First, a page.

Do my siblings share my passion? Some do. My brother, Brian, himself an MBA from IIM Ahmedabad and later, Senior Advisor Economic Growth with the World Bank, and my sister, Marie Coelho (after marriage) were the pioneering short story writers of the family. They took after my father in that respect. My brother Brian is, like my father before us, something of a poet too and loves learning languages. As a matter of fact, when he was posted to Russia and Poland as the World Bank’s representative to these two countries, he learned some Russian and Polish. Both Brian and Marie are older than I am and even as a child I was fascinated with their stories of detection, mystery and the supernatural. I recall that Marie wrote two stories of the supernatural, both of them based in Maligaon where we lived. And I was fascinated by them. I never dreamt, though, that one day I would keep the Pinto banner in the field of creative writing flying high!

T & T: When is your favorite writing time? Early morning or late night?

Geralyn:   It could be any time of day or night. But, generally, in the quiet of the afternoon or the still hours of night when everyone is resting and the household is at rest.

T & T: Do you have any particular goal or intention in writing a book, like, say, giving a message to the reader?

Geralyn:  Not always – and never obviously. Keats, I think it was, said that no reader likes writing with a ‘palpable design’. Further, the new thinking especially after Saussurean, postmodernist and deconstructive theories of language, is that narratives should be open ended – like life itself. It should have blanks for the reader to fill in with her/his own thinking. So I try not to write very complete, neatly tied up and safely concluded stories with clear-cut morals to teach. I believe in keeping them open-ended and offering grey areas so that the reader can make what she/he will of it. Further, since I prefer to show not tell, it is quite likely that what I mean to say or the point I mean to make is very different from what the reader makes of it. And, in fine, it is the reader who creates the text.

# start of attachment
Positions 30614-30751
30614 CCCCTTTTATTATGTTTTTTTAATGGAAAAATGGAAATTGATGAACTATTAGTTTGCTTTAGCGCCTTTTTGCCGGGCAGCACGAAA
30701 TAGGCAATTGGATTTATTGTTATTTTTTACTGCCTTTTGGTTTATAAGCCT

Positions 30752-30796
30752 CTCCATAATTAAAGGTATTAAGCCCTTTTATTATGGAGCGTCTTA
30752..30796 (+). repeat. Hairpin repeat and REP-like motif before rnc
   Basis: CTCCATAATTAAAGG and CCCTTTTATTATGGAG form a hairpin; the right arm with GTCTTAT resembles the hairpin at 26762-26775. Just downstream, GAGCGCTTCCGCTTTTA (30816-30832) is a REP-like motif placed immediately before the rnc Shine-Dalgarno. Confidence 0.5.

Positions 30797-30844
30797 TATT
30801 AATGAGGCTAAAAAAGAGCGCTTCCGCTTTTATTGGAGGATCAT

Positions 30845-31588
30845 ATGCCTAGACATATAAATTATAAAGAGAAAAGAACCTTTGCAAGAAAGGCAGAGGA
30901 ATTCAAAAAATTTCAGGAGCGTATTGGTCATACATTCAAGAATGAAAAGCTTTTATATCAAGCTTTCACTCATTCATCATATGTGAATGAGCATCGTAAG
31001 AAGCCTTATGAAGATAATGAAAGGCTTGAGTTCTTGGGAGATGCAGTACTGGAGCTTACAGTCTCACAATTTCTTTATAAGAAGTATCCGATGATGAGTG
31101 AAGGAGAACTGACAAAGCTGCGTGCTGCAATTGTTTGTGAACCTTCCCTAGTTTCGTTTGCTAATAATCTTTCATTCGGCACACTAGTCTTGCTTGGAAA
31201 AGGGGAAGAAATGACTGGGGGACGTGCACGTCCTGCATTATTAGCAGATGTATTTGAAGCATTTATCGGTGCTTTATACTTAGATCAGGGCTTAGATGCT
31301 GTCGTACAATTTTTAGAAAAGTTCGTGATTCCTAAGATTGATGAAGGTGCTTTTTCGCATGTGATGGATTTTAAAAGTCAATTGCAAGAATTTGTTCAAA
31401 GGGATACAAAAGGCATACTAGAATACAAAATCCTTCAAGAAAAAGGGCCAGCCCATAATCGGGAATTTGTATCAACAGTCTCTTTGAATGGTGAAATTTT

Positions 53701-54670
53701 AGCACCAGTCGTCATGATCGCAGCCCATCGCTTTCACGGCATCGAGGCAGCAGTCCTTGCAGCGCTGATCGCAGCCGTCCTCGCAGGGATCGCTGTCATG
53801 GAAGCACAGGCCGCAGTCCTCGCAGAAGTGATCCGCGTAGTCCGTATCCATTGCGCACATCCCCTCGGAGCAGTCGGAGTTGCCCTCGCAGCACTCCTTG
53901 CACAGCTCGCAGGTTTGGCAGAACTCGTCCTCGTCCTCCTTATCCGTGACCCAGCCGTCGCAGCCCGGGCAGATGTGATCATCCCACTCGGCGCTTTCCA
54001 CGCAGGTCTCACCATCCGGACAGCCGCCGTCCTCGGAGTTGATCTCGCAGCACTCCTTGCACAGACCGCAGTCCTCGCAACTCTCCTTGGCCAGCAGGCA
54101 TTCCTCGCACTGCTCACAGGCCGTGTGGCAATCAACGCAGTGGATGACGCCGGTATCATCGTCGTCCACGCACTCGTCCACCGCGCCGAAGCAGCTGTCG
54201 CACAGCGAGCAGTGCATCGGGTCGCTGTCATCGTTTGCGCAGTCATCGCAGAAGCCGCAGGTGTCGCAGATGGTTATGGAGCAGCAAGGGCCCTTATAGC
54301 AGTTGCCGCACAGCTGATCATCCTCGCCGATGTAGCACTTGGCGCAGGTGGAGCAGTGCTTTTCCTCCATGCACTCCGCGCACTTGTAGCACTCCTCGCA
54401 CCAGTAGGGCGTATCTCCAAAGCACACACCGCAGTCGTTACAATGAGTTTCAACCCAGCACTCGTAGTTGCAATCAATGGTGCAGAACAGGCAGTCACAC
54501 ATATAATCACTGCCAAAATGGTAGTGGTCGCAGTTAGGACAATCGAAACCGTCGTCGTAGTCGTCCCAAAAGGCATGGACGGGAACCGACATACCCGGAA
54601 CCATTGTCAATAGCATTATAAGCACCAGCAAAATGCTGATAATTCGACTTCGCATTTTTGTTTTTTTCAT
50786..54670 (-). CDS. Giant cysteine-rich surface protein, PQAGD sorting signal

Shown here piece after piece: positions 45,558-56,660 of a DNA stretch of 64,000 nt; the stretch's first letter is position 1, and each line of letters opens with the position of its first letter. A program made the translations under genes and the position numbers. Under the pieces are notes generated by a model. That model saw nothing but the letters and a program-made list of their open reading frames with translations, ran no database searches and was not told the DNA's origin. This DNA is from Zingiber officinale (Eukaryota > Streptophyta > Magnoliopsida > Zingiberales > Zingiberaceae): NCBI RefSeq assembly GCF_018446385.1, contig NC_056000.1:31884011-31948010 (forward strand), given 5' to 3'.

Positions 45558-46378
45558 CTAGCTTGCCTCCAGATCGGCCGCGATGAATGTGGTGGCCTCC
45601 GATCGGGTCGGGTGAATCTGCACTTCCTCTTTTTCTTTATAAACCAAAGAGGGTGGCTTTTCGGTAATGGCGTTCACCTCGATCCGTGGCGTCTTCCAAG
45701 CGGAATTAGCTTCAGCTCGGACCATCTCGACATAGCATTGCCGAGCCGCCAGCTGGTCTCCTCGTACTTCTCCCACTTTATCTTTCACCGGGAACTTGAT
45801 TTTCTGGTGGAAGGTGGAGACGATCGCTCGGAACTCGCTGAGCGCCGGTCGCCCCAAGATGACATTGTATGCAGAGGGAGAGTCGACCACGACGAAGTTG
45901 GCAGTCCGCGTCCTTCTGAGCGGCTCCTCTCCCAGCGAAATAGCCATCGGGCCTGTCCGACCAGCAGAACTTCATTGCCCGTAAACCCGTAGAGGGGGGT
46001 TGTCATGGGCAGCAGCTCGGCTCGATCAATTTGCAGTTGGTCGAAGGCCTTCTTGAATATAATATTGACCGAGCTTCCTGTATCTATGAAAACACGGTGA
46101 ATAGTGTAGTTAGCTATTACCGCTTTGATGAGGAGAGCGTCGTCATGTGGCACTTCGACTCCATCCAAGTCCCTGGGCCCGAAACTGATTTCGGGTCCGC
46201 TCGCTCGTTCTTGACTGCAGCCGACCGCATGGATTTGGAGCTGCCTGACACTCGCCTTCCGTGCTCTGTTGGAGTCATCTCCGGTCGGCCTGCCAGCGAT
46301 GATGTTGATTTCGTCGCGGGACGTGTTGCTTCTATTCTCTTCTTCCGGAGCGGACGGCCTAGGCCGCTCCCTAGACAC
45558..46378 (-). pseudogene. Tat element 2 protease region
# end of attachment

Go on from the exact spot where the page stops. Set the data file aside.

T & T: What do you like to do in your free time? Do you love anything else other than writing?

Geralyn:   I love reading and studying. I like mathematics very much – it is after all another language. So, in my spare time, I learn mathematics. In that I am assisted by good friends of mine, like Dr Adelaide D’sa, Head, Department of Mathematics, at St Agnes College.  I also sing and practice regularly. In fact, I belong to a women’s singing group called ‘The Enduring Echoes’. Further, I love housekeeping and cooking, as also watching movies and documentaries on YouTube. I do all these on a regular basis. I used to be a Sudoku fiend and I still like it very much.

 T & T: Where is your favorite place to write?

Geralyn:  In Mangalore – it’s at my computer desk and on the keyboard of my PC – in the quiet of my bedroom. I cloister myself therein and peg away into the late hours of the night. But I must admit that ever year, usually in summer, I take myself off to my sister-in-law and brother’s home in Pune. And in the guest room of their apartment, I write undisturbed and to my heart’s content.